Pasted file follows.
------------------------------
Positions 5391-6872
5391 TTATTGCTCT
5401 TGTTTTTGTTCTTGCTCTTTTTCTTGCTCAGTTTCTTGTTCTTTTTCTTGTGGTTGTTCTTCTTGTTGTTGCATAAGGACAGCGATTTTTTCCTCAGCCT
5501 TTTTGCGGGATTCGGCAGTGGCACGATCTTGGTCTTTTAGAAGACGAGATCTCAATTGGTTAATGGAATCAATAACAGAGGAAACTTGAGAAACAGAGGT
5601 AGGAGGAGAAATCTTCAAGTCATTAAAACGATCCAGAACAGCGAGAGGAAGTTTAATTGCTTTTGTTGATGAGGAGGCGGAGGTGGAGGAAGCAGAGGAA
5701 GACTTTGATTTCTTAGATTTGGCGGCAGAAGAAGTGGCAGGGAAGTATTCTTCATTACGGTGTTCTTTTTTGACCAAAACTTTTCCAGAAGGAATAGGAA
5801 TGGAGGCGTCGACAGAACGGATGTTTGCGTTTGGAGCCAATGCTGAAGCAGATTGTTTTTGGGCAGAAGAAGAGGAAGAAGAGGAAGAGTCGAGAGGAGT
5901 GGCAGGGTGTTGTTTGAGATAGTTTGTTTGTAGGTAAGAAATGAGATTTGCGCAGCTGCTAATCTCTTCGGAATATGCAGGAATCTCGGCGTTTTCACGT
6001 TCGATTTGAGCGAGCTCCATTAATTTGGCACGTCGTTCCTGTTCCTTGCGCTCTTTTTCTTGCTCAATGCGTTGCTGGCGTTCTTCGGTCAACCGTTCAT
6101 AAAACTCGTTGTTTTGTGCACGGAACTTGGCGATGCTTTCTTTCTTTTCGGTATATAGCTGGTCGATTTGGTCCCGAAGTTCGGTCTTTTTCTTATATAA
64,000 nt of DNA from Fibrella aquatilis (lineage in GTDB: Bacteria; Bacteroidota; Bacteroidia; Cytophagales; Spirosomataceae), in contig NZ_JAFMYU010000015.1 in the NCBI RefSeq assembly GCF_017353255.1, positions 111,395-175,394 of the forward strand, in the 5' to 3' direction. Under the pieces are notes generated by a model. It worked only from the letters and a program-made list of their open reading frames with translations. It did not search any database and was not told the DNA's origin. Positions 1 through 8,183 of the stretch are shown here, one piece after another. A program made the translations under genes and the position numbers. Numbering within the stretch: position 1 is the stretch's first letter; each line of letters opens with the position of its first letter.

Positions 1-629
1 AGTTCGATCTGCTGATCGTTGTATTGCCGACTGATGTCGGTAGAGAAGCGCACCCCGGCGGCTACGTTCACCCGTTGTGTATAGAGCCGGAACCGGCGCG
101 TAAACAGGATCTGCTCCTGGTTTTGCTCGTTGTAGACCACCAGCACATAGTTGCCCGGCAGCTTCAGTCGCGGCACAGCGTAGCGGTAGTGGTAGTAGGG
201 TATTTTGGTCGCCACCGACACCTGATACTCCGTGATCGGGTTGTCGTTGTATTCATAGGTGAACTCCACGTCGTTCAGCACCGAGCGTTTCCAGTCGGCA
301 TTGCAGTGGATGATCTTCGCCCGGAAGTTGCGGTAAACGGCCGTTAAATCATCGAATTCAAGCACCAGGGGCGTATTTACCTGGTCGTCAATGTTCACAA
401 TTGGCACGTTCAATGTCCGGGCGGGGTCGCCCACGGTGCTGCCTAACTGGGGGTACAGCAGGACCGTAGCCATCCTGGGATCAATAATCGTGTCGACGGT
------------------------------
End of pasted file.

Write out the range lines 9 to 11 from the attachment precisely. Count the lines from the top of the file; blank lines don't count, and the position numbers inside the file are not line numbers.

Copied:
6001 TCGATTTGAGCGAGCTCCATTAATTTGGCACGTCGTTCCTGTTCCTTGCGCTCTTTTTCTTGCTCAATGCGTTGCTGGCGTTCTTCGGTCAACCGTTCAT
6101 AAAACTCGTTGTTTTGTGCACGGAACTTGGCGATGCTTTCTTTCTTTTCGGTATATAGCTGGTCGATTTGGTCCCGAAGTTCGGTCTTTTTCTTATATAA
64,000 nt of DNA from Fibrella aquatilis (lineage in GTDB: Bacteria; Bacteroidota; Bacteroidia; Cytophagales; Spirosomataceae), in contig NZ_JAFMYU010000015.1 in the NCBI RefSeq assembly GCF_017353255.1, positions 111,395-175,394 of the forward strand, in the 5' to 3' direction. Under the pieces are notes generated by a model. It worked only from the letters and a program-made list of their open reading frames with translations. It did not search any database and was not told the DNA's origin. Positions 1 through 8,183 of the stretch are shown here, one piece after another. A program made the translations under genes and the position numbers. Numbering within the stretch: position 1 is the stretch's first letter; each line of letters opens with the position of its first letter.